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Extra Info On Lung Disease Pulled From X-rays

October 24, 2012
Written by: , Filed in: Chest Radiology, Diagnostic Imaging
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A new technique teases out additional information from chest X-rays to help diagnose lung disease at an earlier stage.

Scientists in Munich, Germany, analyzed the radiation scattered by lung tissue during the course of conventional X-ray imaging. The additional data allowed the creation of detailed images of the lungs of diseased mice, showing not only the presence of disease but also how far it has progressed.

Maximilian Reiser, MD, head of the Institute for Clinical Radiology at Ludwig Maximilians University Munich, said:

We hope that one day this technology will improve COPD diagnosis and therapy while avoiding the higher radiation exposure associated with high-resolution CT.

Dr. Reiser is an author of a study detailing the new research that was published online last week in Proceedings of the National Academy of Sciences. He was quoted in a news release from Technical University Munich, where physicists contributed to the development of the technique.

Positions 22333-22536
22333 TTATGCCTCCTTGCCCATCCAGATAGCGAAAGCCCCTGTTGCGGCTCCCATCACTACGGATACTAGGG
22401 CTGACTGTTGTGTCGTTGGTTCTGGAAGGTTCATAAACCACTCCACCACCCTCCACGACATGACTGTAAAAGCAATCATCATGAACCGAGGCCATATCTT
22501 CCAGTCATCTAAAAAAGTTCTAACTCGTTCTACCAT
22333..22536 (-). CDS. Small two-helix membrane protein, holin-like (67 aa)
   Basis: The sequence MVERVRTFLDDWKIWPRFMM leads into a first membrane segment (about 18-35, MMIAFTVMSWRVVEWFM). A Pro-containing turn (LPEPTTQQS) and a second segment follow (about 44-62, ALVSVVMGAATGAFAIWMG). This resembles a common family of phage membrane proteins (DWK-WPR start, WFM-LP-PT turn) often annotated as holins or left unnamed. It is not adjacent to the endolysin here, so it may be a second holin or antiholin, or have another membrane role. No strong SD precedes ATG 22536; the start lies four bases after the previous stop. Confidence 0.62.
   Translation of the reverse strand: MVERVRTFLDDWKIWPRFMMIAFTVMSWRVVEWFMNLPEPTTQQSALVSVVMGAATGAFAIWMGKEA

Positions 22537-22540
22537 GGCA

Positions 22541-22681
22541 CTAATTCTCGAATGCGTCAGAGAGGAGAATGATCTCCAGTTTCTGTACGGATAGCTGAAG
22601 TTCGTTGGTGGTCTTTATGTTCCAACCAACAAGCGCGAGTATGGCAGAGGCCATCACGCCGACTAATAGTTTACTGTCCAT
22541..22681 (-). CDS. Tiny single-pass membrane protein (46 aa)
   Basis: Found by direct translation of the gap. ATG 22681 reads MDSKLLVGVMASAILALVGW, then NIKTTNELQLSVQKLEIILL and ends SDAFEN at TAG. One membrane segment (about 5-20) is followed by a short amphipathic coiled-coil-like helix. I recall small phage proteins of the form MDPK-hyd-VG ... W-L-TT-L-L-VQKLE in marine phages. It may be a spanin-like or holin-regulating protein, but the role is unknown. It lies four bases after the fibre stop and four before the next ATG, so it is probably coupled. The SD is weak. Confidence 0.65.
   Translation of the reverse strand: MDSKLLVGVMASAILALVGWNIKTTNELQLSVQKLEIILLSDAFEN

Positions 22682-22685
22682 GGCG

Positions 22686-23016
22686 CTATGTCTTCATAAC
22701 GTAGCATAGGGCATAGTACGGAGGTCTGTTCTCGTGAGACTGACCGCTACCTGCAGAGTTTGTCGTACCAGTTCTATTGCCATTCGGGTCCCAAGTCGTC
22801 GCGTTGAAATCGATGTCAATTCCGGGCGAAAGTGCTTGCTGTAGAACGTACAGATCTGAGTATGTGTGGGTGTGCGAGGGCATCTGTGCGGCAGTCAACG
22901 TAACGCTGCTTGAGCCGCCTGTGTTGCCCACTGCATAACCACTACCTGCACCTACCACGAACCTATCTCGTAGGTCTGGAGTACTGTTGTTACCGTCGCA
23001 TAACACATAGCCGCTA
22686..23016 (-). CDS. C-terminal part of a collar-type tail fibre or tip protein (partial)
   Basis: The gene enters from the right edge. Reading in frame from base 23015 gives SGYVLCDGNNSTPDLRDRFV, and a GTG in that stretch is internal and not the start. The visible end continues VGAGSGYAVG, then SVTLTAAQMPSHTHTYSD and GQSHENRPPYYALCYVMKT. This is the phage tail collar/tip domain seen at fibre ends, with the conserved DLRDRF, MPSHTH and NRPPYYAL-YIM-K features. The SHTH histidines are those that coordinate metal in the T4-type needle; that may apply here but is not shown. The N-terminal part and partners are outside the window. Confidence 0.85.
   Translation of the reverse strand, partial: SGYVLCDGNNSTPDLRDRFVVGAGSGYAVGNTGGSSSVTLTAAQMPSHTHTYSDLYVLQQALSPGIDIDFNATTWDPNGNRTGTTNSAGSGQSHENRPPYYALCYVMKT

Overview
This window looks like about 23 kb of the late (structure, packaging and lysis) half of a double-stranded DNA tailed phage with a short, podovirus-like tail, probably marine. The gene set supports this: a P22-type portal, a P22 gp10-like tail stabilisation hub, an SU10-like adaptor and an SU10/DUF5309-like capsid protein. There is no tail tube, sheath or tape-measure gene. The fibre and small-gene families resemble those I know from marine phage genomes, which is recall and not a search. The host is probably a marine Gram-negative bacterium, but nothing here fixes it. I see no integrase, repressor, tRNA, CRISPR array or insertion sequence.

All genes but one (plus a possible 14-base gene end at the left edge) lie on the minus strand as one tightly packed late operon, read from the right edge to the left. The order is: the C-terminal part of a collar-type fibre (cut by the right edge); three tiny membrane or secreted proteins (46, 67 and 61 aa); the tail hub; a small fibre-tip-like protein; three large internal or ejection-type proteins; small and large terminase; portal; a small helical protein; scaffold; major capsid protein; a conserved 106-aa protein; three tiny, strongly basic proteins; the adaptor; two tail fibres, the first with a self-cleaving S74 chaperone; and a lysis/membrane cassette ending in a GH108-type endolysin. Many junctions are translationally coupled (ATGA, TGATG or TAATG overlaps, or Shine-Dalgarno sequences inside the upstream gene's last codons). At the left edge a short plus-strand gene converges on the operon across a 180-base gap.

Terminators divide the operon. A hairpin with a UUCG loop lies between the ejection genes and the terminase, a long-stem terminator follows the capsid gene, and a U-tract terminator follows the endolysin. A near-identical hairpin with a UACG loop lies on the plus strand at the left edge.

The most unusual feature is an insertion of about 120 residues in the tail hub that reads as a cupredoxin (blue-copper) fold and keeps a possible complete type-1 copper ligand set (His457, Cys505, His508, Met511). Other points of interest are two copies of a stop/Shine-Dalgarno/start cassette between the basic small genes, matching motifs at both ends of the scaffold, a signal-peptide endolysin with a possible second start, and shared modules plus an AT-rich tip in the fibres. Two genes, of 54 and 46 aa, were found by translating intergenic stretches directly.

The addition of radiation-scattering information to enhance conventional X-ray images won’t reach clinical use for a while. To generate their X-rays, the researchers used the Compact Light Source, a compact synchrotron from Lyncean Technologies Inc. of Palo Alto, California, that’s not practical for the clinic at this point. The researchers are working on ways to make the technique work using conventional X-ray machines. Another set of researchers is trying to develop new laser-driven X-ray sources.

Still, the technique promises to make the early stages of chronic obstructive pulmonary disease visible via X-rays, which could lead to treatments that might keep the disease from progressing.

“Especially in the early stages of the disease, identification, precise quantification, and localization of emphysema through the new technology would be very helpful,” said Dr. Reiser.

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